Smart client easily distributes Windows applications over the Net
ClickOnce is a Microsoft technology that enables a Windows Form or Windows Presentation Foundation application to be deployed via a Web page. The main advantage of ClickOnce is that it lets users decide whether to install an application upgrade.
With ClickOnce, a "smart client" application is installed in a sandbox on the client machine with fewer rights than it would otherwise get. For example, the client has no access to local files, and it's installed in a user's private folder, not in the Program Files.
For example, to make the Windows Calculator available via ClickOnce, go to the CiDotNet.WinCalc project properties and switch to the Publish tab. You'll need a Web server like Microsoft's Internet Information Services to host your published apps.
To launch a publication, press the Publish Now button or use the publishing wizard, then launch Internet Explorer and open the remote location. (Firefox and other browsers require ClickOnce plug-ins.) Publishing a ClickOnce application in Visual Studio is straightforward: You can either use command-line tools like mage.exe or MSBuild (as we do here). Generate the publication files in MSBuild by using the Publish target on the solution file, like this:
Msbuild CiDotNet.sln /t:Publish
There are problems with this approach: The version number isn't incremented; the publication files are created in the bin\$(Configuration)\app.publish folder, not on the destination location; and the Web site HTML file isn't generated. The version number can be set from outside by providing the ApplicationVersion property on the MSBuild command line:
Msbuild CiDotNet.sln /t:Publish /p:
To get the version number on the build server, Visual Studio takes it from the ApplicationRevision property inside the .csproj file. It's a good idea not to mess with it on the server.
What about combining the ApplicationVersion number with the revision number? First, make sure the MSBuild community tasks have been copied into the Tools directory. Next, get the svn.exe and copy it to svn subdirectory in the Tools folder. The easiest way to get the files copied to the Web server is to define the target location: <Deployment Folder>\\ci1\WinCalc\</Deployment Folder>. Then, gather the source files and copy the publishing files after they're created.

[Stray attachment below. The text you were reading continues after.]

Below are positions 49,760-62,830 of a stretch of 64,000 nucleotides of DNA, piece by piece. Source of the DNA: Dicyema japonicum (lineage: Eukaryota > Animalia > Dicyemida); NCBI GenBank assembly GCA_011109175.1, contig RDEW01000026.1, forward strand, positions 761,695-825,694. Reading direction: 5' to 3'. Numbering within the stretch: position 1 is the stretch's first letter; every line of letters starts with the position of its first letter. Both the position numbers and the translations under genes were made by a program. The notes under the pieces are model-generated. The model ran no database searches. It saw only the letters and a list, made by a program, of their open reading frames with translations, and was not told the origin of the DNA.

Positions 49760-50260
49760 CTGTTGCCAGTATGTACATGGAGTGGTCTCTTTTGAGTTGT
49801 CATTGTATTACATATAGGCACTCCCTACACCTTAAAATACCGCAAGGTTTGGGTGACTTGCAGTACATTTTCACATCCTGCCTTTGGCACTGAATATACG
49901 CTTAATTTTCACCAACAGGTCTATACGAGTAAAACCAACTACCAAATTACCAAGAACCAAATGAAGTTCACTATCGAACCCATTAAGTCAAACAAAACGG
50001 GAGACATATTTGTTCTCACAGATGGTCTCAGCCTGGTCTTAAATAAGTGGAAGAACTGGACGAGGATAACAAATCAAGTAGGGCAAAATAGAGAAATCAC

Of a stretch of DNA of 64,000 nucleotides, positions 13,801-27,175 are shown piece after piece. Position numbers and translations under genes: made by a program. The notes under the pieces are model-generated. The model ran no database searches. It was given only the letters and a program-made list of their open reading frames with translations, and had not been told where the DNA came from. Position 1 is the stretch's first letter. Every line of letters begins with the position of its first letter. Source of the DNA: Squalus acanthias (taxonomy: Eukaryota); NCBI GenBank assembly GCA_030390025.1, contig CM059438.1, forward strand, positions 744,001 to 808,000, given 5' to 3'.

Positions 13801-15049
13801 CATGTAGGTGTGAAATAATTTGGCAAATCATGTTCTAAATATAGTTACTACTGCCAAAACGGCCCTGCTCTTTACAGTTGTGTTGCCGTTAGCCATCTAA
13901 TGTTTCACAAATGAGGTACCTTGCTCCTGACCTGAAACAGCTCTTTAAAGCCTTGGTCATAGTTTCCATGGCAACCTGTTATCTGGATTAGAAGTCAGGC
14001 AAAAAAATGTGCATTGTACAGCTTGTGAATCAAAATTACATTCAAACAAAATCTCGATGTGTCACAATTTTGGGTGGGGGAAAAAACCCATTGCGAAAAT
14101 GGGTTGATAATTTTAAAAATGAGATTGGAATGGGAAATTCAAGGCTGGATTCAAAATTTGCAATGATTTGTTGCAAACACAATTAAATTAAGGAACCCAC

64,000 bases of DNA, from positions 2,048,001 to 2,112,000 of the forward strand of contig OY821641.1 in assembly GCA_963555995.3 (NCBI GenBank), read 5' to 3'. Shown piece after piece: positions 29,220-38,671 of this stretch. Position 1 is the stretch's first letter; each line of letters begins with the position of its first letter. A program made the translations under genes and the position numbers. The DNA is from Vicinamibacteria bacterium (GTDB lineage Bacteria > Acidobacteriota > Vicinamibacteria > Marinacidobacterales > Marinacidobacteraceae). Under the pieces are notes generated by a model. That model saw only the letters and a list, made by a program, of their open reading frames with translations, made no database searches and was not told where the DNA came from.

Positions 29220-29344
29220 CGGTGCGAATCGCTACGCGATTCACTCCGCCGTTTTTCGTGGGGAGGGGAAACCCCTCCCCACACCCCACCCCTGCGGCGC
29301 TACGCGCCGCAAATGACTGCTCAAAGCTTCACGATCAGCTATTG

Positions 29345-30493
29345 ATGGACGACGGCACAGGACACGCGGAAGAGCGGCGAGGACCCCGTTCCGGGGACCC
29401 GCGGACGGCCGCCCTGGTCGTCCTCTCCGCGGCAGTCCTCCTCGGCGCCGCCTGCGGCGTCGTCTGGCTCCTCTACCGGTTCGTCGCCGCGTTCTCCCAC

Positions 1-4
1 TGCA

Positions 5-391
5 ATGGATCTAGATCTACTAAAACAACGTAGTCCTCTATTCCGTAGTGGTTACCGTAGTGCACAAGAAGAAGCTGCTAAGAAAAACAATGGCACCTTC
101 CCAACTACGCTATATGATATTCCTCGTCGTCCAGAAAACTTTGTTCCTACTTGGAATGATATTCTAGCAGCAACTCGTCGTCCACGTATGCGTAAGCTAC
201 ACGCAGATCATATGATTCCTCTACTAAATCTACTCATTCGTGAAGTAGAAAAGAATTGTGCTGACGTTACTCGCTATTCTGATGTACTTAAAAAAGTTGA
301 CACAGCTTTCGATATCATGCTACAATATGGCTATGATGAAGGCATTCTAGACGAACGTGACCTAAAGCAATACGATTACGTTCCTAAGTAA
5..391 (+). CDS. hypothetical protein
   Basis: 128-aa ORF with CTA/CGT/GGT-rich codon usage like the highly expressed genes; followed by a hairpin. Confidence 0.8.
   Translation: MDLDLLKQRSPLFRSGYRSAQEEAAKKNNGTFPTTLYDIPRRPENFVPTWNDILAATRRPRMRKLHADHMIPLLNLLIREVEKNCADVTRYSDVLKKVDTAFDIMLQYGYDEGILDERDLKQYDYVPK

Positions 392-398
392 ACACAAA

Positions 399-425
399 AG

The last problem is the lack of HTML. There's no elegant way to deal with this; however, you can create a template using the index.html Web site. Just copy the index.html file to the solution project folder and change the current version to a string stored in the ApplicationVersion variable using the FileUpdate task from the MSBuild Community Tasks.
The HTML template gives you another opportunity to customize the ClickOnce Web site and provide additional information to the user. First, we take the custom HTML "template" file, together with an application screenshot, and copy it to a destination folder. Next, we apply the FileUpdate task, search for the ApplicationVersion string, and replace it with an updated version number. Don't forget to import the FileUpdate task from MSBuild Community Tasks.
You can set the build script so that your continuous integration server uses it every time something changes in the repository, and a new application will be deployed with each update.
Marcin Kawalerowicz runs a consultancy in Silesia, Poland. Craig Berntson has been a Microsoft MVP since 1996. They are the authors of "Continuous Integration With .NET." Write to us at firstname.lastname@example.org.
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